Ducati considers a Cruiser

The XDiavel (pictured above) is Ducati's interpretation of what a Cruiser should be. And Autmologist MAC approves. In the world...


The XDiavel (pictured above) is Ducati's interpretation of what a Cruiser should be. And Autmologist MAC approves.

In the world of motorcycling, there are few brands that are as sought after as Ducati. It is, in many ways, the Ferrari or Lamborghini of the two-wheeled world. Much like its four-wheeled Italian cousins, Ducati is renowned for producing hairy-chested, exotically styled performance beasties. But now, the maker of superbikes could be headed into brand new territory to produce its very first cruiser.

There is an adage that "if it ain’t broke then don’t fix it", so why on earth would the maker of such automotive legends as the Monster, Diavel and the Mulitstrada venture into the ‘old man’ end of the market, and produce a bike more suited to travelling long distances than the more traditional "get there first" of Ducati fame.

The answer lies firmly at the door of the new Ducati North America CEO, Jason Chinnock. The US of A is now the biggest market for Ducati - bigger even than Italy - where they experienced a massive 15% sales growth during 2015. US consumers buy 115,000 cruisers annually and thus Chinnock is eyeing a slice of what could become a significant bit of business for the legendary Italian marque. This sector of the market has traditionally been hogged by our old friends over at Harley Davidson, who seem to have created a real connection with the American public with its products.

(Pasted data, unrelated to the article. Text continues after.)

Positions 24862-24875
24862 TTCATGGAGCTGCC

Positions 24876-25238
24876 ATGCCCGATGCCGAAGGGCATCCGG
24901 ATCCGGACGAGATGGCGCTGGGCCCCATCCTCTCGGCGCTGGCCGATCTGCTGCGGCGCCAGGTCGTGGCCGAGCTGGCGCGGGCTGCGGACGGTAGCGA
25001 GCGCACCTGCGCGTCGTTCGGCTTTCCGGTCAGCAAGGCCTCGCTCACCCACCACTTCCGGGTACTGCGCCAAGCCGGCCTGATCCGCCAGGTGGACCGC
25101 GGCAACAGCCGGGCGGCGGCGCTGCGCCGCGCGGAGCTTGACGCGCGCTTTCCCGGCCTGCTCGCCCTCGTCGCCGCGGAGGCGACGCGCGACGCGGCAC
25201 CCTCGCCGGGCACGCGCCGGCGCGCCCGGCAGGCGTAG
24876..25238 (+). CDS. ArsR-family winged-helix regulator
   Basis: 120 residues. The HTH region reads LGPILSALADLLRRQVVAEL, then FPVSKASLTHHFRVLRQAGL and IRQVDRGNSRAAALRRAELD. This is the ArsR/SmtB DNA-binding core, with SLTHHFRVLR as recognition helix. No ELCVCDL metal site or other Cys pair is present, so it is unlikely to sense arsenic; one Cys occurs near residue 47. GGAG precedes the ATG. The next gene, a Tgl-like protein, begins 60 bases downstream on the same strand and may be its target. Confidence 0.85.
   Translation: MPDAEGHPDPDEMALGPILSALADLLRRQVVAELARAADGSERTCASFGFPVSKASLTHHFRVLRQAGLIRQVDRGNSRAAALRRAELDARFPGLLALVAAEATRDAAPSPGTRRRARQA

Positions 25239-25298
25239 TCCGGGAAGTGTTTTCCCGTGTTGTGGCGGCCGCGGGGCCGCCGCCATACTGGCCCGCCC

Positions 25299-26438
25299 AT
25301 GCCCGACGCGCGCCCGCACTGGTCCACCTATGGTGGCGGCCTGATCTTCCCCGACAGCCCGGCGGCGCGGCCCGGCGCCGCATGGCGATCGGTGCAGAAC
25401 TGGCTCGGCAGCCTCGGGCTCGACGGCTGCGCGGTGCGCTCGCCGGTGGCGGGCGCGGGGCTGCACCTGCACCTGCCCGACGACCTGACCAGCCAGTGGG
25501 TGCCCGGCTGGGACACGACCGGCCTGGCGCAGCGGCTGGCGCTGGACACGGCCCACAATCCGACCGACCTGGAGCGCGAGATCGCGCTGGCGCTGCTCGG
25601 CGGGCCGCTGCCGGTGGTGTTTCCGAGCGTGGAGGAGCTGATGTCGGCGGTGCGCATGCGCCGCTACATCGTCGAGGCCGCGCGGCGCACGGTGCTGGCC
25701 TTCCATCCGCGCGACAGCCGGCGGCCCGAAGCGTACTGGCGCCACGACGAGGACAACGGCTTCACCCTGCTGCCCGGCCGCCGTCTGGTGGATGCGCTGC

But don’t write Ducati off just yet, as it has always looked to produce bikes with style, sophistication and performance, with the sort of styling that most of us just know is a Ducati. Judging by the pictures released of the new XDiavel, I reckon it has hit the mark on that one. Apart from increasing sales, the stated aim of the new offering is to be able to offer a product that is not just rooted in racing, but also one that will provide an emotional connection between the rider and the bike, apparently - a new-age road-rebel bike, perhaps.

Cruisers are not generally known for dynamic handling or "rip the skin off your face" acceleration, but according to Chinnock, the XDiavel will not compromise on the company’s reputation for fire-breathing performance reputation. One good thing is that there are no plans for an electric bike just yet, unlike its new competitor, Harley Davidson, which unveiled its LiveWire a couple of years ago. According to Chinnock, the technology is not yet capable of delivering the sort of experience that a Ducati owner would want just yet, and thus the experience just wouldn’t be worthy of being called a Ducati.



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